We understand that being able to show potential employers samples of your work may help you to get a job. UW Policy #73 (Intellectual Property) states that (subject to certain exceptions) creative work done at UW by employees or students is owned by the creator, and the owner of a creative work certainly has the right to show it to others. Any code that you did not submit for academic credit, and that was not created in response to an assignment problem (e.g., the result of your own private hobbies), is truly yours, and you may publish it as you see fit. However, for code submitted for academic credit or created in response to an assignment problem, there are two complicating factors.
The first complicating factor is that every student has a responsibility under UW Policy #71 (Section 2a, "Preventing their work from being used by others") to adhere to academic integrity guidelines, and avoid giving away potential assignment solutions to current or future students. Note that academic offenses can be prosecuted even after a course is completed.
The second complicating factor concerns the question of who actually owns assignment solutions. An assignment is a partnership between a student (or group of students) and an instructor. Without the contribution of both parties, the solution would not exist. The instructor supplies the question, a framework for the solution (including rules, guidelines, and possibly some starter code or libraries) and has in mind the general structure of what a correct solution ought to look like. The student fills in the details. Thus, the final outcome of the assignment is co-owned by the instructor and the student.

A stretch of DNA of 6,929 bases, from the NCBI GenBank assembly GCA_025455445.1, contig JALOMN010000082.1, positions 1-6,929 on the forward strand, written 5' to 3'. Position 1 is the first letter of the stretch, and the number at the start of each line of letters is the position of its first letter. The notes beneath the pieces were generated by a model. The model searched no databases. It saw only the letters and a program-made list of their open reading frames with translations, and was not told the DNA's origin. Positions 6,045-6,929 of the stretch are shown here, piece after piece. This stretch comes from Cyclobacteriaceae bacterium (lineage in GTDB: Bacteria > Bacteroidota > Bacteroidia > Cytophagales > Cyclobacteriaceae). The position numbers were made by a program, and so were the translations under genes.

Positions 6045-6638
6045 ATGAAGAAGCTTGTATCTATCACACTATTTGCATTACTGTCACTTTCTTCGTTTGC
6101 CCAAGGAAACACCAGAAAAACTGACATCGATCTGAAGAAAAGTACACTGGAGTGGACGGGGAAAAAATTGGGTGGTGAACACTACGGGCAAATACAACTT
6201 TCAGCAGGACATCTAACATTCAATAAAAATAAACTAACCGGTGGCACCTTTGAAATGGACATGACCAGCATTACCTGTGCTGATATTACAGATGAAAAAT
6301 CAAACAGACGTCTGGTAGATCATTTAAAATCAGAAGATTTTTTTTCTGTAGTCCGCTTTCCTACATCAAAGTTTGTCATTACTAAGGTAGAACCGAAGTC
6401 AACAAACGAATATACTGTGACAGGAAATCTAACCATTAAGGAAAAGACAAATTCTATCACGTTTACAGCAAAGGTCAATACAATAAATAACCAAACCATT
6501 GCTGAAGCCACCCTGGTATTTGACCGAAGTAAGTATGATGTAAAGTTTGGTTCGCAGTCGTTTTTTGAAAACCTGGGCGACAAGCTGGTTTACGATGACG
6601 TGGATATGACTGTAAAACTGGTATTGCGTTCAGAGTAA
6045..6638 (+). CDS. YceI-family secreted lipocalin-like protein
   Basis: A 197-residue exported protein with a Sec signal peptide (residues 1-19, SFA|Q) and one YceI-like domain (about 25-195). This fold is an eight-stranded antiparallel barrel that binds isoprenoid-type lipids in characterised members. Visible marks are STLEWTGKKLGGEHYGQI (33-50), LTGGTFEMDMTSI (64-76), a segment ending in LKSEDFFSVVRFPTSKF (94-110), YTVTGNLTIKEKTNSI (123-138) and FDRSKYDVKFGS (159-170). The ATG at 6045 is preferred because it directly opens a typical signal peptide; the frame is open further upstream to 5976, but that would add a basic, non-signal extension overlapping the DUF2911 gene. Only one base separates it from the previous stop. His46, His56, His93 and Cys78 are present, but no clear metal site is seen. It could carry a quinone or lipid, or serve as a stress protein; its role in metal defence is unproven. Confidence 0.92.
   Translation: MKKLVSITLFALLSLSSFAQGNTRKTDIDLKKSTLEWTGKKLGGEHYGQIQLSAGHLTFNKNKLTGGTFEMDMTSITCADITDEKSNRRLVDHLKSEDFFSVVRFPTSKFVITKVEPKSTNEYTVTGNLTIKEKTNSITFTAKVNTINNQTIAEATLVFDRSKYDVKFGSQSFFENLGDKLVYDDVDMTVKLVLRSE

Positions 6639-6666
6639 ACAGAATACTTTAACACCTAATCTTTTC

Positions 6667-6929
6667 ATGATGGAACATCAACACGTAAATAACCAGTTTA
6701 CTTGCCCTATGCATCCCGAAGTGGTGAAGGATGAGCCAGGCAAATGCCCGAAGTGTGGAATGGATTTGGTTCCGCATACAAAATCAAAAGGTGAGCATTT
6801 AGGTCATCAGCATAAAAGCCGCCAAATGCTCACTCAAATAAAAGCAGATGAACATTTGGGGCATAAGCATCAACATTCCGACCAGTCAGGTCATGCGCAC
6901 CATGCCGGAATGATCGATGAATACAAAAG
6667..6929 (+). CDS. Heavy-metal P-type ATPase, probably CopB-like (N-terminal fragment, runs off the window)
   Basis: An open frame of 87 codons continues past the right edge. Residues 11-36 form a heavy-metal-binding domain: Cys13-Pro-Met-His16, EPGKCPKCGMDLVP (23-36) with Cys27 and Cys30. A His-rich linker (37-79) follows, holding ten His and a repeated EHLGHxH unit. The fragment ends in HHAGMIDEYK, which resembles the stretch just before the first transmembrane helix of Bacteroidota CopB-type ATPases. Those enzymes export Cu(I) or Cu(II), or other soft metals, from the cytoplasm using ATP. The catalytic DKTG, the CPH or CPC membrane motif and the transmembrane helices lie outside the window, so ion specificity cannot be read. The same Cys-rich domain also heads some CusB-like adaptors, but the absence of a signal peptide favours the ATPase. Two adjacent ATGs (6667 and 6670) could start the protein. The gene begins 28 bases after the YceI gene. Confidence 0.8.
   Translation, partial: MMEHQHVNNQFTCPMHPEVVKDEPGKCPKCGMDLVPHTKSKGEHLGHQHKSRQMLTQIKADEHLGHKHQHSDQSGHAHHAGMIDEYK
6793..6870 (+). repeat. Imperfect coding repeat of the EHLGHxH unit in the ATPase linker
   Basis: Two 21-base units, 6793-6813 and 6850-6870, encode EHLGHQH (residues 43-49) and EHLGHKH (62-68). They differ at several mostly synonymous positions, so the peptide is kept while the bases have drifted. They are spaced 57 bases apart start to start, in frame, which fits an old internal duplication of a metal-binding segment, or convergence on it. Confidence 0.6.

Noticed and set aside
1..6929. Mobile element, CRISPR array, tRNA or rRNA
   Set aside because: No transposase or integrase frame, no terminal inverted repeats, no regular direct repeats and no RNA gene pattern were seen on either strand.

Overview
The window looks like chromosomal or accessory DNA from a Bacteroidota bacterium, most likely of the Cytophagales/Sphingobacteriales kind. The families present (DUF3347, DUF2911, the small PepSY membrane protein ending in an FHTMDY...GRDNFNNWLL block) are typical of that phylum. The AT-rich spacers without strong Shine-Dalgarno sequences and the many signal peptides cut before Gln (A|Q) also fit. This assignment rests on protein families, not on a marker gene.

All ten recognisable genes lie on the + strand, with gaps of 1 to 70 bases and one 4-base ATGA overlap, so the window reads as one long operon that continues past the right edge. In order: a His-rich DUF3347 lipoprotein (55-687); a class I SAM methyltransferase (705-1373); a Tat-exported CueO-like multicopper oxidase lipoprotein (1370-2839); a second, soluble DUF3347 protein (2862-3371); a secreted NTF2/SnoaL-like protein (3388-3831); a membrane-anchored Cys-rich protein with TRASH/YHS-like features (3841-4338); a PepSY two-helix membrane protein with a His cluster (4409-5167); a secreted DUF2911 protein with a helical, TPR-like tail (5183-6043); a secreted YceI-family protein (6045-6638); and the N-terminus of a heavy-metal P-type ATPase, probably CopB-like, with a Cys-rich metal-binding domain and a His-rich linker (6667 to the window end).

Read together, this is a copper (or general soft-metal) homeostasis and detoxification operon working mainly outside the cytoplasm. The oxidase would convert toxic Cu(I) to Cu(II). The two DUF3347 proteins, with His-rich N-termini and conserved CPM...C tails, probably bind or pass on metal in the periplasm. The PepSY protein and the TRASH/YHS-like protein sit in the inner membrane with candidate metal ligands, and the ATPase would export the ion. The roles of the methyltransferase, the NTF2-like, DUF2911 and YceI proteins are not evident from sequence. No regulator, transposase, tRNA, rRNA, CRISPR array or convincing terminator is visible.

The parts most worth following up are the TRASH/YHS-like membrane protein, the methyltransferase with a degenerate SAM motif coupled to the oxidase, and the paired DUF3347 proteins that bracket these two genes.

For these reasons, anything a student does with assignment solutions, including posting them online, requires the consent of the instructor(s) as co-creator(s). Course instructors have the following options:
The instructors' policy for a given offering of a course will be stated in the course outline. Since consent is required, if a policy is not mentioned in the course outline, the default option is that all publishing of solutions is prohibited.
In cases where the instructor permits provided code to be posted, the student must indicate which parts of the solution are the student's own creative work, and which parts were supplied by the instructor. Code supplied by the instructor, if permitted to be posted, must include a copyright notice.
If you wish to share your code with potential employers, and your instructor does not permit you to publicly post your solutions, you may host your code in a private repository, and provide a password to potential employers (for example, on your resume). Note that UW hosts a Git server (git.uwaterloo.ca), on which you may host private code repositories, free of charge, that can be shared with potential employers.